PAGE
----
The paper deals with Swiss philosopher Ludwig Hohl’s (1904-1980) aphoristic philosophy in his "Notes" (“Die Notizen oder von der unvoreiligen Versöhnung”). Hohl’s philosophy has three characteristic features: Heracliteanism (I), fragmentarism (II) and infinitism (III).
(I) For Hohl, life is never-ending change, movement, stream and productivity: it is shown in detail that this resembles Heraclitus’s concept of the world: Hohl’s aphoristic philosophy is a kind of Heracliteanism.
(II) Hohl fights all sorts of philosophical systems: “everything was a fragment, which ever has been produced” (Notes II.178). Like Fichte and Schlegel, Hohl thinks that the absolute can never be achieved completely, but only by infinite approximation. This fragmentarism is connected to his Heracliteanism: As everything changes all the time, we are not able to comprehend it as it really is.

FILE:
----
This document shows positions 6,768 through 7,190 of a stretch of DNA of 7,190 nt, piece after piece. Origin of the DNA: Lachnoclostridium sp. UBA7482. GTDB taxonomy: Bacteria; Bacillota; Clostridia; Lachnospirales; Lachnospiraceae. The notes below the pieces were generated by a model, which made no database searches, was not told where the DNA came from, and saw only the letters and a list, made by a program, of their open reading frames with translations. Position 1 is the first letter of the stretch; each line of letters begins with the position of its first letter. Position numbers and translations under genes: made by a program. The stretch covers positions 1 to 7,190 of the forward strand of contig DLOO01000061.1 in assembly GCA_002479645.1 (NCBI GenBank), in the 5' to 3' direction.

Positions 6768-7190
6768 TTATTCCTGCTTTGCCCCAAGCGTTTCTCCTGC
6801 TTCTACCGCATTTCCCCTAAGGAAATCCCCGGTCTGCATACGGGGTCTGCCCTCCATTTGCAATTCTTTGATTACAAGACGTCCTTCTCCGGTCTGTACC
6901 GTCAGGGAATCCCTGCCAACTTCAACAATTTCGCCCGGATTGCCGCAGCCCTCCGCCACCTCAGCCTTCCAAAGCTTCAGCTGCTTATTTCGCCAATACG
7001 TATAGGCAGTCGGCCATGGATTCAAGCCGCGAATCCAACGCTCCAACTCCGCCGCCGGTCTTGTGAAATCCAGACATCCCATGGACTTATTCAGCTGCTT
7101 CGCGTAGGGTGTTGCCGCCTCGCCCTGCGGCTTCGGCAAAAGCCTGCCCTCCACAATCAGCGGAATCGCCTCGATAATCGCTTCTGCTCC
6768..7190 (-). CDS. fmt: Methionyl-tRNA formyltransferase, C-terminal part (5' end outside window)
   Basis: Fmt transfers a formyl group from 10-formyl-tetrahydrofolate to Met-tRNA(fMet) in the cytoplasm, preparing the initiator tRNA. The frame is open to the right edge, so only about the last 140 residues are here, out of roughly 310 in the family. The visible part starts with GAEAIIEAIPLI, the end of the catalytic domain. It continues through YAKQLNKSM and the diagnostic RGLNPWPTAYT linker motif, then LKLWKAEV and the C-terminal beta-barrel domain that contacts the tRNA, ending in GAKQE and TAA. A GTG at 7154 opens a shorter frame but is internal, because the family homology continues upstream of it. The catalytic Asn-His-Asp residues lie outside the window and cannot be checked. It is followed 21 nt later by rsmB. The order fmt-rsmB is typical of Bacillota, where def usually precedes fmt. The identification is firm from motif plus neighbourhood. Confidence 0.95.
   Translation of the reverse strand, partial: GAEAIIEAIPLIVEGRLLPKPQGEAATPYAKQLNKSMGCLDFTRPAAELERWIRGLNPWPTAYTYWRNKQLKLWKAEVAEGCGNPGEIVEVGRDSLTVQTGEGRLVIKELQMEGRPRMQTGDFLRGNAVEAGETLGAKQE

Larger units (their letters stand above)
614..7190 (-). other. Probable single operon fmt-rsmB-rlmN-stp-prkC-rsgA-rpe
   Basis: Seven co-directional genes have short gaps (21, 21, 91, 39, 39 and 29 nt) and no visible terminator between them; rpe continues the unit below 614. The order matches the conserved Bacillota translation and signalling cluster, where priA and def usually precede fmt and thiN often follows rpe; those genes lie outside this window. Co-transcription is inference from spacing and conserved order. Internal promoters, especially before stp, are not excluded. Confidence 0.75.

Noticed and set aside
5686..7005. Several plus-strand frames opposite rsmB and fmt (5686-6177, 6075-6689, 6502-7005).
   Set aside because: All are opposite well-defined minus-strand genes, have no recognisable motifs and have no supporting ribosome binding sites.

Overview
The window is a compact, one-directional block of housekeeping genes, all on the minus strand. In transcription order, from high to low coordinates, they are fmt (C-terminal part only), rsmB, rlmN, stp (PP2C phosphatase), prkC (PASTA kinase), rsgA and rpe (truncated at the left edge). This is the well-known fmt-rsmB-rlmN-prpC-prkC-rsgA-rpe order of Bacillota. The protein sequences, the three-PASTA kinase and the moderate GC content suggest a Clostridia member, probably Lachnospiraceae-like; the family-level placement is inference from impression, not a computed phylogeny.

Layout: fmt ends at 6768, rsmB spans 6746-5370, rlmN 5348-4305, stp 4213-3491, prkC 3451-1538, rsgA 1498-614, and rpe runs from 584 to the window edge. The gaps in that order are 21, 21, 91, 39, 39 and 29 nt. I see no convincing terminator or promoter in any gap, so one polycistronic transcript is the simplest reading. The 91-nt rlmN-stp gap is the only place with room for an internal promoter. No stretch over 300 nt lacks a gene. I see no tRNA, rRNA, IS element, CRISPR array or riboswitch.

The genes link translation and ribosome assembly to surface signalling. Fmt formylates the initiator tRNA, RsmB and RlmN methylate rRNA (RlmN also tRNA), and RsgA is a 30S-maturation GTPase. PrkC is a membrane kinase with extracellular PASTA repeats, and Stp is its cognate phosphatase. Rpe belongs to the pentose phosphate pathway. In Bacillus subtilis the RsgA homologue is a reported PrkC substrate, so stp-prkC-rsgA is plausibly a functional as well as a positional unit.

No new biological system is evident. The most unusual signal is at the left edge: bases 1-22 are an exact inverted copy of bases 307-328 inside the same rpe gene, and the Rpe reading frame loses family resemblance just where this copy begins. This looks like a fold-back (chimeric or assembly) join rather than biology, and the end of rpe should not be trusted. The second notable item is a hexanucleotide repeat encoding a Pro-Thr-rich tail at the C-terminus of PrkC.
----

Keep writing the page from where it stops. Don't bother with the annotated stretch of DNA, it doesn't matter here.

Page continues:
(III) A result of his Heracliteanism is not only fragmentarism, but also infinitism: Reflexive thought never comes to an end.